Four local residents honored as 'Women of Inspiration' by the YWCA
Celebrating 110 years of serving the people of Genesee County, the YWCA held its first Women of Inspiration Awards brunch on Saturday at the Batavia Country Club.
Honored were Rev. Roula Alkhouri, pastor of Batavia First Presbyterian Church, Maureen Notaro, principal at Jackson Primary School, Marci Redband, accounting specialist at Tonawanda Valley Federal Credit Union, and Jacquelyn L. Swinarski, a retired teacher and community volunteer.
Rev. Roula Alkhouri
In 2000, Alkhouri made history as the first Syrian-American woman ordained in the Presbyterian Church. She has served the community as a strong advocate for building bridges between people, according to Donna Blake, who nominated her for the award. Blake said she is committed to YWCA's mission of eliminating racism, empowering women and promoting peace, justice, and freedom for all. She created Los Samaritamnos, a group that provides food, transportation and support for detainees released from the Buffalo Federal Detention Center in Batavia.
Led by Alkhouri, Batavia Presbyterian has built supportive relationships with Crossroads House, Jackson School, Justice for Children, the Alzheimer's Association, and the Little Free Pantry.
During the pandemic, she encouraged her congregation through regular online video messages and services, and members of the congregation encouraged others by delivering cards to nursing home residents.
In her acceptance speech, Alkhouri admitted she was "down in the dumps" because both her father and mother had recently passed away and her brother was diagnosed with cancer.
"I was at a low point," she said. "All I wanted to say was, 'No, I'm not inspired at this moment.' But then I remembered the power of community. And that's the word that I want to leave you with today -- that community is so important for all of us."
Nominated by co-worker Brian Sutton, Notaro was honored as a role model for students and staff of all ages.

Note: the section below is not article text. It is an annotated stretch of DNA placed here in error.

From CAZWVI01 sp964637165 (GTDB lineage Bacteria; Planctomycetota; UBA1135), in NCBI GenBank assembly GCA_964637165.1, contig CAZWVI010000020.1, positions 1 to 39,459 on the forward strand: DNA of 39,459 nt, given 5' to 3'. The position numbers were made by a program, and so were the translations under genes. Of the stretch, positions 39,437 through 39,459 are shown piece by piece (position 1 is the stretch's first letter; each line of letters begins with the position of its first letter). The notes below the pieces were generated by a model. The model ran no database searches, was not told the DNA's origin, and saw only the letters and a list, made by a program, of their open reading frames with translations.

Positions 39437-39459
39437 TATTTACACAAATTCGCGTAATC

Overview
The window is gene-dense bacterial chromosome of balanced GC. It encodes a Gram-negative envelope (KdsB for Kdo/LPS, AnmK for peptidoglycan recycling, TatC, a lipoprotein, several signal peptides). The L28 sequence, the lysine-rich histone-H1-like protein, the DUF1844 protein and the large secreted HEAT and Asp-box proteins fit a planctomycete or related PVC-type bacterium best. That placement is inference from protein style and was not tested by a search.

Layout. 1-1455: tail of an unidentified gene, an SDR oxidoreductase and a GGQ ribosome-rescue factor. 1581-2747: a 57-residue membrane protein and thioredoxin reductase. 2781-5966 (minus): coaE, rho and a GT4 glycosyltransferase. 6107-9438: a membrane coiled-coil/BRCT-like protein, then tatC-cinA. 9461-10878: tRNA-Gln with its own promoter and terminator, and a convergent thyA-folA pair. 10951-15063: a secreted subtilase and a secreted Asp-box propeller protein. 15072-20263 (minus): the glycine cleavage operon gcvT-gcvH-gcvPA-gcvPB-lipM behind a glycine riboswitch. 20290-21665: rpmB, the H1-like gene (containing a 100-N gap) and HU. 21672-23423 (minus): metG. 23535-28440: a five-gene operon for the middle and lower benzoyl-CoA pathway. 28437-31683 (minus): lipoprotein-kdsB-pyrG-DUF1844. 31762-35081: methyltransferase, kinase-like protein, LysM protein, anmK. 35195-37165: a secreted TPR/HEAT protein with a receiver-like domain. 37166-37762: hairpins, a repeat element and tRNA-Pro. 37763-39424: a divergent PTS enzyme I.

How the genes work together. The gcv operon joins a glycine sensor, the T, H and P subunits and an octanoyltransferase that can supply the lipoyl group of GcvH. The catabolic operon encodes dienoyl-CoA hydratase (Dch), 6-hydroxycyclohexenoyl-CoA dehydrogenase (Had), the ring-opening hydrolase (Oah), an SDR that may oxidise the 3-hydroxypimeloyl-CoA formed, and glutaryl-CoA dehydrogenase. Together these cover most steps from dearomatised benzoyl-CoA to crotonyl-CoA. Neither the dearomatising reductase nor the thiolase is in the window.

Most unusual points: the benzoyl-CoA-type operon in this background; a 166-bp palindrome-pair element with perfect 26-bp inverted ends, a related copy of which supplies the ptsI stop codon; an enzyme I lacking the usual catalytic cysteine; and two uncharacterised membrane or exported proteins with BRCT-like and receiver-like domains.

"I have worked with her for five years and I have witnessed students flock to her, admire her, and strive to make her proud by listening to her sound advice and guidance," Sutton said.
Notaro credited her mother, a single mom, with instilling in her and her sisters a sense of empowerment.
"She taught me and my sisters that the world could be ours if we were determined and persistent and never gave up on our dreams," Notaro said. "She taught us that everyone has a story and never to dismiss what someone has to say, and that everyone deserves the right to be respected and treated respectfully. She taught us never to judge anyone and to have an open mind. She taught us that all people are equal and that what matters is how a person treats others. I realized that my mother surrounded us with strong supportive women and led by example."
Redband was nominated by her husband Tom Redband.
"When I read the nomination criteria for the Women of Inspiration, which includes how the nominee inspires others, how she serves as a role model for women and girls, how the nominee contributes to her community, and how the nominee promotes the mission and vision of the YWCA -- it was a no brainer when I read this," Tom said. I immediately thought of Marci Redband."
He praised Marci, who has coached high school sports -- including alongside her husband until a season ago at Elba in basketball -- since college graduation, as one of the best female role models he has ever met.
He said she contributes to her community as a coach, including that Elba girls basketball team, which won five straight sectional titles under the combined leadership of the Redbands.
"Marci's passion and drive were to encourage and lead these young women to not sell out themselves to society's expectations of what women are supposed to do and act like, and instead push themselves to become their best selves," Tom said.
Marci said that 10 years ago, she was struggling, struggling to get through college, and a counselor encouraged her to reach out more. Marci responded by pointing how involved she was in her church. The counselor told Marci she needed to get out of her comfort zone.
The next day, she got a call to become an assistant softball coach at Elba.
She said sometimes God places something right in front of you and you've got to do it.
"The biggest lesson that I took from (being a coach) was that consistency, and showing up and being a calm face for some of these young women, is the best thing that you can do for them," Marci said. "It was a life-changing moment for me. And it was how I met my husband."
Jacquelyn L. Swinarski
Swinarski was described as the "energizer bunny" of Robert Morris when she taught kindergarten there for 30 years. She was a role model for other teachers.
She organized the annual 4th-grade Architectural Drawing Contest for the Landmark Society. She was active in the Batavia Teachers' Association. She's volunteered at Crossroads House and organizes the Mega Garage Sale. She volunteers in the community more than 50 hours a week. And, she's been involved in fundraising at St. Joseph's School.
Swinarski encouraged people to treat other people better and to volunteer.
"When you volunteer, you give yourself to others," she said. "When someone does something to you, it's wonderful for a moment but then it's gone. When you do something for someone else, you always find people that are gracious, and loving, and you make more friends."
Millie Tomidy-Pepper, executive director of the YWCA presented Synia Morrison, a senior at Batavia High School, with the first ever Frances G. Francis Scholarship. Francis was founder of the YWCA in Genesee County,